During our discussion, Goldbloom mentioned two competitions:

  1. The William and Flora Hewlett foundation (Hewlett) reached out to Kaggle’s data scientists and machine learning specialists to develop an affordable solution for automated grading of student written essays. (Not sure my wife, who is a high school teacher will like this). The Hewlett foundation ended up collecting 24,000 graded essays written by high school students. In the end, a British hedge fund trader (trained as a physicist), a software developer at the national weather service and a German grad student created the winning solution, which can help schools assess students’ writing. The Foundation sponsored the contest and awarded $100,000 to the top three research teams. In the end, 250 teams participated and there were 2,500 submissions. (Note: None of the winners had a data science background).
  2. The Wikipedia Challenge focused on getting data-mining experts to build a model that predicts the number of edits an editor would make. Wikipedia wanted to understand what factors determine editing behavior. Contestants were expected to build a predictive model that can be reused by the Wikimedia Foundation to forecast long term trends in the number of edits that we can expect. There were 94 Teams with 115 players and 1024 entries. Here’s a page describing the challenge:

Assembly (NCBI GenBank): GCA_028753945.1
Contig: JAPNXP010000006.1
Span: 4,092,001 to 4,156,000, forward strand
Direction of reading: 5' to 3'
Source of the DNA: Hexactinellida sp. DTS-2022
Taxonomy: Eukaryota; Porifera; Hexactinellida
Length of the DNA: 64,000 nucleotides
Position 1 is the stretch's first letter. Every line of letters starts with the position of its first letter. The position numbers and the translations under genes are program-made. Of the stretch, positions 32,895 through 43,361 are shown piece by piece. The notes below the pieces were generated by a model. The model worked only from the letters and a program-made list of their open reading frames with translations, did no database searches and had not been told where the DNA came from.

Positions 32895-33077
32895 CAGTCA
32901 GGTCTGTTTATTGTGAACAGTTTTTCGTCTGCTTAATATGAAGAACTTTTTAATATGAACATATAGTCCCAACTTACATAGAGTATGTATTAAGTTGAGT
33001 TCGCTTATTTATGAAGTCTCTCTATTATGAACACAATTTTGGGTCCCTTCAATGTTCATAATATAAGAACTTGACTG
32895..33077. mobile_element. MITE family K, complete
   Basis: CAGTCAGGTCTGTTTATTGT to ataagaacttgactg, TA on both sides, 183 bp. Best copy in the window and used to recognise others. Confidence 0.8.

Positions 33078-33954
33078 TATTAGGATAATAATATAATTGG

Kaggle combines many of the popular current trends in the industry: gamification, crowdsourcing, virtual workforce, and, of course, Big Data. (Venture Capitalists must love this company).

Companies can build models in house or hire a consulting firm like Accenture. Kaggle’s crowdsourcing solution is a new third option. As Goldbloom points out, “Companies are beginning to see Kaggle as a leveraged arm of their own business.” How does it work? Companies and researchers post their data. Statisticians and data miners from all over the world compete to produce the best models. Companies identify a problem and then leverage Kaggle’s active community to solve it. This crowdsourcing approach relies on the fact that there are countless strategies that can be applied to any predictive modeling task, and it is impossible to know at the outset which technique or analyst will be most effective.